Sport Rugby

Monday 19 March 2018

Peter Stringer: I just don't feel any differently than I did when I first started playing

Peter Stringer has agreed a one-year contract with Sale
Peter Stringer has agreed a one-year contract with Sale
Peter Stringer's time at Sale has already began strongly
Joe Schmidt with Andrew Murray from Cork after the Irish squad's training session at Irish Independent Park yesterday
Cian Tracey

Cian Tracey

The easy option would have been to call it a day and reflect on what has been a hugely successful career but Peter Stringer has never done things like that.

When Bath decided not to renew his contract, his immediate thoughts turned to the next step rather than retirement.

He held brief talks with Leinster and the fact that he was unwilling to take up their offer of a short-term deal speaks volumes for the insatiable desire of the 37-year-old who doesn't feel any different to how he did when he first broke onto the scene almost two decades ago.

Sale is the next stop on his journey and he has wasted little time in making an impression - having finished second only to Joe Ford in the club's pre-season fitness test.

The conversation with director of rugby Steve Diamond was a straightforward one as Stringer made his intentions clear from the word go.

"I met with the coaching staff before I signed. They said they were keen to get me up there and I said I was coming up to play," the scrum-half explains.

"That's all I've ever wanted to do and that's why I'm making the move again. I just want to be able to play in a top league like the Premiership. I'm there to compete for a starting place. I want to start every week.

"I just don't feel any differently than I did when I first started playing. I wake up in the morning and I'm enthusiastic, I want to train. I train on my holidays. I have that bug.

"I'm addicted to it and it's a difficult thing whenever the time comes to finish, it will be tough but I'm just enjoying it at the moment. New challenge, new city, getting to play the game I love.

"As long as the mind and body are both working together I will keep doing it. If the motivation goes then you are not enjoying it, that's the end of it.

"Or if the body packs in that's the end of it. I look after the body because I appreciate it is a relatively short period of my life that I am going to be playing. I just want to give myself the best opportunity to play at the highest level for as long as I can."

Speaking at TV3's studios where Stringer was unveiled as a pundit for the World Cup, it's difficult not to feed off the sheer enthusiasm he has for the game but it wasn't always easy for him.

The decision to leave Munster was one of the toughest of his career but looking back on it, no one could tell him that it wasn't the correct one.

Conor Murray was just beginning to break onto the scene and as Stringer took stock of the bigger picture, he decided to seek pastures new.

Living inside the Munster bubble can be claustrophobic, even for cult heroes like the Cork native and the sense of anonymity that comes with playing in England was certainly a welcome one.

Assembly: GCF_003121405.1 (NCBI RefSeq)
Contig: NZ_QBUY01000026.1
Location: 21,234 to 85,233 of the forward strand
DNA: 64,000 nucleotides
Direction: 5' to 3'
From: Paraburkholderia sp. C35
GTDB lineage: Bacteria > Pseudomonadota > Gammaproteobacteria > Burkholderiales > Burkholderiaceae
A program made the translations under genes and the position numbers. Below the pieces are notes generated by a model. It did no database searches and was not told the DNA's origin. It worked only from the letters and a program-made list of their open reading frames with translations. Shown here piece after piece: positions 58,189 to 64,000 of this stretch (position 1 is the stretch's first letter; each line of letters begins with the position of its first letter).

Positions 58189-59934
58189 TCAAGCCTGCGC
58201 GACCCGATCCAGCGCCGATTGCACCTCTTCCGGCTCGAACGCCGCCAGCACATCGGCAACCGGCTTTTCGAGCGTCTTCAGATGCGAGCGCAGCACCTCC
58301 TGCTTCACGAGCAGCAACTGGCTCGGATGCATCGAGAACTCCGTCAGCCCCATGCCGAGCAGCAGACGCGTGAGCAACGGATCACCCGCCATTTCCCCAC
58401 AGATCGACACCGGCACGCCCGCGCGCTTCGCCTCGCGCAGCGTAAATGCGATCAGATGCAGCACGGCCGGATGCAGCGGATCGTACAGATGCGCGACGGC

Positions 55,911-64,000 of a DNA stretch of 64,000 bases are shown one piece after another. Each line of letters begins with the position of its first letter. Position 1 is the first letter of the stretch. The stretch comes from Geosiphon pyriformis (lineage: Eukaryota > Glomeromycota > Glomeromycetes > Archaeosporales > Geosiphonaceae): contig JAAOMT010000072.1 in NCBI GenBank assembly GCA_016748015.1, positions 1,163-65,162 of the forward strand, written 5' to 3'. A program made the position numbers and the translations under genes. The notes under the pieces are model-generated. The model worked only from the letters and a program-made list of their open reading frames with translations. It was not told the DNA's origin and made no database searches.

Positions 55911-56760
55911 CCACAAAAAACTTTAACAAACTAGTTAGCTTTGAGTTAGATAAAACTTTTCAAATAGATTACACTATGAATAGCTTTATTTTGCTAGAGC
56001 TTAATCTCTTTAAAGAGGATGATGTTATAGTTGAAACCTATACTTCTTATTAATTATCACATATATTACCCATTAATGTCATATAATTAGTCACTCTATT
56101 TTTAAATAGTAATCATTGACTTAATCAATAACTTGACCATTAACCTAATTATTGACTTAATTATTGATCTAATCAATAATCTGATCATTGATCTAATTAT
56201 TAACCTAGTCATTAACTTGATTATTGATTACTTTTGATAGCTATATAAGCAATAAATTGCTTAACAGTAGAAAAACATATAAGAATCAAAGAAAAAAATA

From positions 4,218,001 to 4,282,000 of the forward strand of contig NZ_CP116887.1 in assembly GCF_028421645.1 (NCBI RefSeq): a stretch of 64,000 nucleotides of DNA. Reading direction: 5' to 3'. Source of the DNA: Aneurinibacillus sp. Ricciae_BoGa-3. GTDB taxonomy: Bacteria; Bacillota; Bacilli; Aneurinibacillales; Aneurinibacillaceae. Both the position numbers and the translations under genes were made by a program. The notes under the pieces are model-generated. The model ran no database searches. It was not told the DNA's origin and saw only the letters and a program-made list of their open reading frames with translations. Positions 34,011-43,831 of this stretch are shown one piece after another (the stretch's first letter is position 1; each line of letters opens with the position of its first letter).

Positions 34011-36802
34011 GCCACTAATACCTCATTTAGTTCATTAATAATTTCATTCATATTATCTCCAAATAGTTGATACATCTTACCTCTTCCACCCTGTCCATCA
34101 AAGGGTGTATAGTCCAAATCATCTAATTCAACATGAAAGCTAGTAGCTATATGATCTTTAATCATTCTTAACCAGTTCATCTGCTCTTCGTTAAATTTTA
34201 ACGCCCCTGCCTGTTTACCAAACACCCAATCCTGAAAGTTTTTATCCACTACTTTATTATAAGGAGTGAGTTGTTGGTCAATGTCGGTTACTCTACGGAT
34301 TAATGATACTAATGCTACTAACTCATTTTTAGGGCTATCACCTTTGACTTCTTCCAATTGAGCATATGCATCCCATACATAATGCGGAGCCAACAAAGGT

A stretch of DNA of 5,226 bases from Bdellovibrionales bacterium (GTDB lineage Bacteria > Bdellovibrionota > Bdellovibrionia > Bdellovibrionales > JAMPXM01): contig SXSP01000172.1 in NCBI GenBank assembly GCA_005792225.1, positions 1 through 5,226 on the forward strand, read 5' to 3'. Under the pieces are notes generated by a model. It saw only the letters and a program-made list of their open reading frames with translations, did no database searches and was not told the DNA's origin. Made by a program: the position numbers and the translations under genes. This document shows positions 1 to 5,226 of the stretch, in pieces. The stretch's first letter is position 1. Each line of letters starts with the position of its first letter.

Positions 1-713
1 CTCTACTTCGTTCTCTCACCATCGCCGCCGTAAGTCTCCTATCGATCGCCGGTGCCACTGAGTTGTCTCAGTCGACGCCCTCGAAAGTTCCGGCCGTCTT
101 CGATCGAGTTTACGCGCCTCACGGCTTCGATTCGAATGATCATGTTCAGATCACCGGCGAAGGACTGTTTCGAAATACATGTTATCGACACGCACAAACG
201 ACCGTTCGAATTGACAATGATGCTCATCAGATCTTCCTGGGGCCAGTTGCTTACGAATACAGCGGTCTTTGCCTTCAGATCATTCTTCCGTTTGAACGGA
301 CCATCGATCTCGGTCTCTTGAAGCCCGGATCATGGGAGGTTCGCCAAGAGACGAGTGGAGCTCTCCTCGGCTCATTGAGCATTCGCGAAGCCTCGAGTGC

"Going away on those loan spells the season before was a great eye-opener for me. I came back to sign a new Munster contract with new coaches and it felt like a fresh start," he recalls.

"It didn't work out well that season and I took the decision to move to Bath. I've always been someone, as long as my mind and body are working together and I'm enjoying it, I'm going to keep playing.


"Munster has meant so much to me over the years and has given me so much. But when you're not involved, it can be the worst place in the world.

"For me, to get out of there, for my own sanity, to get on the pitch and play was what I needed. I've loved the last two-and-a-half to three years away.

"In Ireland, success brings that on when you win things at provincial level and international level. The hype grows and more kids play the game. The whole aura of rugby in Ireland has grown over the last 10-15 years.

"Cork, Limerick, Dublin wherever you go, it's always it's been pretty intense.

"It is always something I've embraced. I will be long enough without it. It's not something I've disliked in the past. It's never been a hindrance. I do enjoy meeting people.

"But you go to the UK and you could be anybody walking down the street. It's refreshing at times. It's nice to come home every so often to get the recognition," he smiles.

Brad Thorn called time on his 21-year playing career at the ripe old age of 40 in May and Stringer sees no reason why he can't do something similar.

Given his passion for the game, a coaching career looks certain after he retires and despite an offer from Bath to stay on in such a role, Stringer wasn't in the "frame of mind yet".

"As a back I don't know of many really (who have played till 40). I haven't really put a time frame on it. It's a thing that people bring up and I'm waiting for that day where I wake up and I don't feel it any more," he says.

"I suppose the challenge for me coming back this year was, you move to a new club and a new environment and you see how you fit in.

"You rate yourself against other guys in fitness scores arriving on the first day and I was second on the fitness score. You're still producing in that regard and still mentally you are motivated and want to play to get up and train every single day.

"People are constantly asking me (when will I retire) and it's kind of a thing where should I be looking at reasons to finish and I just can't find any.

"It's a case of just play for as long as I can and speaking to guys who have finished they know when it is their last year, they really feel that they have come to an end but I'm not at that stage yet."

When that stage does eventually come, Stringer, just like he has done throughout his career, will go on his own terms.

Irish Independent

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